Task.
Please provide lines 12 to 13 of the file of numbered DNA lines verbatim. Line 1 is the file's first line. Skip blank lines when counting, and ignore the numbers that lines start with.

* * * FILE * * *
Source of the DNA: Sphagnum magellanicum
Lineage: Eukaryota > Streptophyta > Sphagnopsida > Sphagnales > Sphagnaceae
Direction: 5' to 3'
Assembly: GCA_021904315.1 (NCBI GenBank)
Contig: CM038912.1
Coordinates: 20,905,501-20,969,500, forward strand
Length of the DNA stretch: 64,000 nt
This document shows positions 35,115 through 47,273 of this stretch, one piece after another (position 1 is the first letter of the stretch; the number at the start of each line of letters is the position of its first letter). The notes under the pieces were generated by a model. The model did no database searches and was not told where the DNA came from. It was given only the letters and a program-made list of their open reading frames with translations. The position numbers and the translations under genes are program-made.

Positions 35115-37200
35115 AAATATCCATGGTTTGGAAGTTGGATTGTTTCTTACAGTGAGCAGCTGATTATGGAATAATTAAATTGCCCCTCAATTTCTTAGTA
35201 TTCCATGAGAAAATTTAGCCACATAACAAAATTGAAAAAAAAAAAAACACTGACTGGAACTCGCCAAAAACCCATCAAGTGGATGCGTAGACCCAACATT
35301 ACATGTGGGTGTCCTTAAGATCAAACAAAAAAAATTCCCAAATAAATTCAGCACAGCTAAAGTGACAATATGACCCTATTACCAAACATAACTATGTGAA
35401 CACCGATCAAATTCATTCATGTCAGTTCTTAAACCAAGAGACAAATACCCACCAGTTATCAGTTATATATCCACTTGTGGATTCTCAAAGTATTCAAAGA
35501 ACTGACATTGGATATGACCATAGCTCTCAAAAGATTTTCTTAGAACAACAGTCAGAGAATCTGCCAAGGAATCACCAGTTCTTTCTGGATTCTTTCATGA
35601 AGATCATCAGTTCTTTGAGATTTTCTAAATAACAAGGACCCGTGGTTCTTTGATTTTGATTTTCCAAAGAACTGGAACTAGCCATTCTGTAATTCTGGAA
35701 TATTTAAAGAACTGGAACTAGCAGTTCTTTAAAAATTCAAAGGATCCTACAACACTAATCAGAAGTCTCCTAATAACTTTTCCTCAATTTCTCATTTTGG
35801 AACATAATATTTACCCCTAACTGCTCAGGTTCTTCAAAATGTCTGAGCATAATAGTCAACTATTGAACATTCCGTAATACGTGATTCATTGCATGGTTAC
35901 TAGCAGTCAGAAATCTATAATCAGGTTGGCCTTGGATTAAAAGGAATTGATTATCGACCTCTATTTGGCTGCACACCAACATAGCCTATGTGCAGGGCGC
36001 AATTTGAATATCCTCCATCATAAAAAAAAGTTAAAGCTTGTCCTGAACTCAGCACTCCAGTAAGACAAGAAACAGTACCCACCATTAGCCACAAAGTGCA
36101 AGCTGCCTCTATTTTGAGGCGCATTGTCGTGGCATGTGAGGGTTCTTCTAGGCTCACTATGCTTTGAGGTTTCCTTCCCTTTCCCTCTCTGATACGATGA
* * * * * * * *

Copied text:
35301 ACATGTGGGTGTCCTTAAGATCAAACAAAAAAAATTCCCAAATAAATTCAGCACAGCTAAAGTGACAATATGACCCTATTACCAAACATAACTATGTGAA
35401 CACCGATCAAATTCATTCATGTCAGTTCTTAAACCAAGAGACAAATACCCACCAGTTATCAGTTATATATCCACTTGTGGATTCTCAAAGTATTCAAAGA